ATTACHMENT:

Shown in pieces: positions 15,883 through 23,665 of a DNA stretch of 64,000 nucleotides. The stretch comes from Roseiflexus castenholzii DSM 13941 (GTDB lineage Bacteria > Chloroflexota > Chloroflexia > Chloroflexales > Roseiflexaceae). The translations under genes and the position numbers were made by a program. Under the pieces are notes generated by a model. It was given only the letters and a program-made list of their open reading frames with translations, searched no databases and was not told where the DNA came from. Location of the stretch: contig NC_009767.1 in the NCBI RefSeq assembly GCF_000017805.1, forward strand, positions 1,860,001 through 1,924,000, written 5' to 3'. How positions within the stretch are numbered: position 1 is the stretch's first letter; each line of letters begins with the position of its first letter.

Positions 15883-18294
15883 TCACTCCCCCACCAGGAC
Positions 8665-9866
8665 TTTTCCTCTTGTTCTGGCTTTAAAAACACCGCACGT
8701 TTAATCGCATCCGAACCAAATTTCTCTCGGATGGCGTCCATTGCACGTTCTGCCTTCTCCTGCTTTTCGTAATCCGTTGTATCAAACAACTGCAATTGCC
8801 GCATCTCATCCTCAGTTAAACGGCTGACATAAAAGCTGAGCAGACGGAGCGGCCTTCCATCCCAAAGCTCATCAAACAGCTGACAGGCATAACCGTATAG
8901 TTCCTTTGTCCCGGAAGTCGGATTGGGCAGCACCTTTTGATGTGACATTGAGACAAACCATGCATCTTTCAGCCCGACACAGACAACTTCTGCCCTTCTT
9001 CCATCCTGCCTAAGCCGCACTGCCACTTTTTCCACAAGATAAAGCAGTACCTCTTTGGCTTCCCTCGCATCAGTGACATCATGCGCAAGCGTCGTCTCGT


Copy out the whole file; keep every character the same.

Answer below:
Shown in pieces: positions 15,883 through 23,665 of a DNA stretch of 64,000 nucleotides. The stretch comes from Roseiflexus castenholzii DSM 13941 (GTDB lineage Bacteria > Chloroflexota > Chloroflexia > Chloroflexales > Roseiflexaceae). The translations under genes and the position numbers were made by a program. Under the pieces are notes generated by a model. It was given only the letters and a program-made list of their open reading frames with translations, searched no databases and was not told where the DNA came from. Location of the stretch: contig NC_009767.1 in the NCBI RefSeq assembly GCF_000017805.1, forward strand, positions 1,860,001 through 1,924,000, written 5' to 3'. How positions within the stretch are numbered: position 1 is the stretch's first letter; each line of letters begins with the position of its first letter.

Positions 15883-18294
15883 TCACTCCCCCACCAGGAC
Positions 8665-9866
8665 TTTTCCTCTTGTTCTGGCTTTAAAAACACCGCACGT
8701 TTAATCGCATCCGAACCAAATTTCTCTCGGATGGCGTCCATTGCACGTTCTGCCTTCTCCTGCTTTTCGTAATCCGTTGTATCAAACAACTGCAATTGCC
8801 GCATCTCATCCTCAGTTAAACGGCTGACATAAAAGCTGAGCAGACGGAGCGGCCTTCCATCCCAAAGCTCATCAAACAGCTGACAGGCATAACCGTATAG
8901 TTCCTTTGTCCCGGAAGTCGGATTGGGCAGCACCTTTTGATGTGACATTGAGACAAACCATGCATCTTTCAGCCCGACACAGACAACTTCTGCCCTTCTT
9001 CCATCCTGCCTAAGCCGCACTGCCACTTTTTCCACAAGATAAAGCAGTACCTCTTTGGCTTCCCTCGCATCAGTGACATCATGCGCAAGCGTCGTCTCGT